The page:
Research Case Study

Impact: Regulating advanced digital surveillance through the power of social science research

Professor Peter Fussey

Essex research has had significant impact on the regulation of emerging surveillance technologies, and in generating new oversight at a national and international level.

Our work has framed national policy, and legal and media debates. It has informed official bodies and organisations including the Department for Digital, Culture, Media and Sport, the European Union’s Fundamental Rights Agency, the UN Office of the High Commission for Human Rights and the Surveillance Camera Commissioner’s Office. It also formed part of the submission to the Court of Appeal for the recent landmark judgement on the legal basis for facial recognition technology.

What was the challenge?

Surveillance practices - both overt and covert - are increasingly using technologies that are becoming more and more intrusive. This raises significant concerns about human rights, citizenship, law and the boundaries of state interference in everyday life.

The technology is evolving fast and these rapid innovations are rendering existing regulations and legal frameworks in urgent need of modernisation.

What did we do?

Leading the surveillance work at Essex is Professor Peter Fussey, based in our Department of Sociology

In 2015, Essex launched the Human Rights, Big Data and Technology (HRBDT)  project with £4.7 million of funding from the Economic and Social Research Council. It is one of the first research programmes in the world to address the overall human rights impact of big data and emerging technologies in a truly interdisciplinary way. Professor Fussey is research director for the project and leads on the research on surveillance. 

Together with a colleague, Dr Daragh Murray from our Human Rights Centre and School of Law, Professor Fussey conducted the first and, to date, only independent academic evaluation on the use of live facial recognition (LFR)  technology by the Metropolitan Police Service. There were already concerns about the extensive societal impact surrounding the use of this technology and this report evidenced deficiencies in the legal basis and oversight regimes deployed by the Met. The report sparked an international media debate with coverage across major national and international outlets including The Guardian, Sky, Newsnight, New York Times and PBS Newshour.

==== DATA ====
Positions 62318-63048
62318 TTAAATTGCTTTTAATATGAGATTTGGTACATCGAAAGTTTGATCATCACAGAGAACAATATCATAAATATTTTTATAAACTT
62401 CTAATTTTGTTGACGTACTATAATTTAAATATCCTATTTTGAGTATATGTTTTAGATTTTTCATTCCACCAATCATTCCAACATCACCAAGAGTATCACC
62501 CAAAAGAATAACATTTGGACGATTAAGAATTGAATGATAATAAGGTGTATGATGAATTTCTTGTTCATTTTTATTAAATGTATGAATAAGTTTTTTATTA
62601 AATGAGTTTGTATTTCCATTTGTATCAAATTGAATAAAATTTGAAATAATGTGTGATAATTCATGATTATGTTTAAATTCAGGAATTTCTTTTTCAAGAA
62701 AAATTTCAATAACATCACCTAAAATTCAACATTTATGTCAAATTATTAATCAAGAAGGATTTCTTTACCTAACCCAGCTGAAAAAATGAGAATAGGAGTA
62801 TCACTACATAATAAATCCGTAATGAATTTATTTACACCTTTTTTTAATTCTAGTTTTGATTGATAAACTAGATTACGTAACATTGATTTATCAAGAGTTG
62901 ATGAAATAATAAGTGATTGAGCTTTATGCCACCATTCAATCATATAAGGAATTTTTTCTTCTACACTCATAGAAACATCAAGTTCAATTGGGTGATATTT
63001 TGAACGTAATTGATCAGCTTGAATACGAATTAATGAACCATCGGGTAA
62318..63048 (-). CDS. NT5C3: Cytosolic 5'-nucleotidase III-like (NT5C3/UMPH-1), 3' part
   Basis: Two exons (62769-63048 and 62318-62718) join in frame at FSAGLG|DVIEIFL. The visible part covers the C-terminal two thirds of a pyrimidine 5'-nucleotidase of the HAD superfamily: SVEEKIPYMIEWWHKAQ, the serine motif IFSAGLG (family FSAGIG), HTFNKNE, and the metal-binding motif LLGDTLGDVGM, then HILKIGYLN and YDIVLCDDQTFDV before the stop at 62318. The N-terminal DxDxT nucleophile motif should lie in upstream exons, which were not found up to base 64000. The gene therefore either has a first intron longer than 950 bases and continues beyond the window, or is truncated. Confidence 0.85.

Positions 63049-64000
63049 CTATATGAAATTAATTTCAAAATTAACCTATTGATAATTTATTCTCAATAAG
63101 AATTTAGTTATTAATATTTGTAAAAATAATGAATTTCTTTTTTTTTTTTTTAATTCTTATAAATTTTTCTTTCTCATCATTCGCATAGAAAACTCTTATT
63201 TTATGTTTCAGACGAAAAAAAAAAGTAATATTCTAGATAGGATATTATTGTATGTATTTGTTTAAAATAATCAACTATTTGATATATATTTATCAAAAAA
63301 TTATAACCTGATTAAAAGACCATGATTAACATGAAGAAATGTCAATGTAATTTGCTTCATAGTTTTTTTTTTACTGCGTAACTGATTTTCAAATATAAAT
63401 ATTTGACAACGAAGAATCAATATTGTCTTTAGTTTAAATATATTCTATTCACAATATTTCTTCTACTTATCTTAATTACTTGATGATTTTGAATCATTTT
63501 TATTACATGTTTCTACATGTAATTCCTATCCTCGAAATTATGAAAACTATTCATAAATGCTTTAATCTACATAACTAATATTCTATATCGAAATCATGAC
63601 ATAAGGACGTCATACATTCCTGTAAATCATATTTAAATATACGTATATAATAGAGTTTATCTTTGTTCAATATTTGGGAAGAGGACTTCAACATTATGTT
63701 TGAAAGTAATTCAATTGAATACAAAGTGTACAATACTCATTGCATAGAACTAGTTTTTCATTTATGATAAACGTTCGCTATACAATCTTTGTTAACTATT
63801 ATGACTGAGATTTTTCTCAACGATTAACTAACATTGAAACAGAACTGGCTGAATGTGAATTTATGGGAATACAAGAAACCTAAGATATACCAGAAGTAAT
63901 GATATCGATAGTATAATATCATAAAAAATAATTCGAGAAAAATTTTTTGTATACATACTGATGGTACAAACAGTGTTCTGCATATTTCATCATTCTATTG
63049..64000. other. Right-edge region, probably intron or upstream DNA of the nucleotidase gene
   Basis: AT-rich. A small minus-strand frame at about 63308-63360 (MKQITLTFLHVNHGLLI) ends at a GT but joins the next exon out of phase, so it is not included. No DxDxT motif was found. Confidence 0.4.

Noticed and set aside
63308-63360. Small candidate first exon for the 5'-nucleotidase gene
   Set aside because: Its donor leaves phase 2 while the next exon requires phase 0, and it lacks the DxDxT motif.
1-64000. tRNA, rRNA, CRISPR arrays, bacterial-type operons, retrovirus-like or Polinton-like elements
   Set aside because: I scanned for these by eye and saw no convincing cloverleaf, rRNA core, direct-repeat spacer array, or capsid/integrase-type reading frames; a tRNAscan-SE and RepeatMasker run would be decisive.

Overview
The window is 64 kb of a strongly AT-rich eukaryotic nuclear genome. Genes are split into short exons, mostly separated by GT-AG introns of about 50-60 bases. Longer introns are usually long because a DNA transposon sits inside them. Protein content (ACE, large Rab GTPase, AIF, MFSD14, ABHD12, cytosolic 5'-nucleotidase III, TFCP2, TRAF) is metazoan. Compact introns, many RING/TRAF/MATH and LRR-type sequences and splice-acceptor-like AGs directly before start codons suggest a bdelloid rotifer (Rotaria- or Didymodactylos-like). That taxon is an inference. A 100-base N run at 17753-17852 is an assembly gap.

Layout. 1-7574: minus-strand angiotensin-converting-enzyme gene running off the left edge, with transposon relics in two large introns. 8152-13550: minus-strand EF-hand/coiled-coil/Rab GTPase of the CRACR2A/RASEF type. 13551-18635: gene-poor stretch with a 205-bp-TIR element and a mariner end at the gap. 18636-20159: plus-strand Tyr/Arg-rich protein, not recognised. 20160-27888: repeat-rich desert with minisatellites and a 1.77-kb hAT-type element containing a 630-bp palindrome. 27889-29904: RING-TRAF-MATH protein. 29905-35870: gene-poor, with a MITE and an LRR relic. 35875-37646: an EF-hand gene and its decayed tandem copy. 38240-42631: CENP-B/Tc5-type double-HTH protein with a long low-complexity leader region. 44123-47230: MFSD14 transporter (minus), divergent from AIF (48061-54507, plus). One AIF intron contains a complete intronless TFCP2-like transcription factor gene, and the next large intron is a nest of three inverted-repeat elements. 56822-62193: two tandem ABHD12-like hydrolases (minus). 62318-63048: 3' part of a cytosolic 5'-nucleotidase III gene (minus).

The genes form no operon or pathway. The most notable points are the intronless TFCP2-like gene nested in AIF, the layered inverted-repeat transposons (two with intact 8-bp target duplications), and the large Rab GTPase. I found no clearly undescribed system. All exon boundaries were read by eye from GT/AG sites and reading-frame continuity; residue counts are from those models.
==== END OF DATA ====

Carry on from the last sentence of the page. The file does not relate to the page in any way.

Professor Fussey has established a working relationship with the Investigatory Powers Commissioners Office (IPCO) – which oversees the work of more than 600 public agencies in the UK and is primarily focused on the covert surveillance activities of UK intelligence agencies. Via a series of Essex – IPCO workshops, specific problems concerning surveillance oversight in the digital age, and how sociological research and human rights scholarship can inform the oversight of such practices, were discussed.

Professor Fussey now leads the human rights strand of a national strategy for surveillance oversight on behalf of the Surveillance Camera Commissioner. His task is to scope out issues of human rights and ethics surrounding the use of overt surveillance, which is reported by the Commissioner and laid before Parliament on an annual basis. 

Over a number of years, Professor Fussey has positioned himself as one of the world’s ‘go-to’ academics when it comes to surveillance oversight. He has put himself at the heart of policy and practice formulation, working with organisations and individuals at the sharpest end of this emerging, but increasingly necessary, policy field.

What have we changed? 

The research on facial recognition was discussed in both Houses of Parliament and was used in the Greater London Assembly for the basis for questioning police deployments of this technology. 

This research has also informed the national Surveillance Camera Commissioner’s (SCC) guidance on the trialling of LFR and policy on emerging technologies. It also informed the SCC’s amicus curiae intervention into the Court of Appeal case Bridges v Chief Constable of South Wales Police regarding the legal basis of LFR. The appeal succeeded on three of five grounds. 

The research informed the Department for Digital, Culture, Media and Sport’s Framework for Ethics in Digital Policing and was presented to the Home Office’s Biometrics and Forensics Ethics Group. It has also informed the work of the EU Fundamental Rights Agency, New York University’s interdisciplinary research centre, AI NOW, and Liberty, an organisation that campaigns for the fair treatment for all in the UK.  

The IPCO has credited Professor Fussey and Dr Murray’s work with informing their thinking around the development of policy frameworks to guide deliberations over necessity and other human rights considerations.

In summary, Professor Fussey’s work has had direct and significant impact on the policy and practice of regulating advanced forms of overt and covert digital surveillance. This impact has been achieved at national and international level, across numerous areas of policy and practice.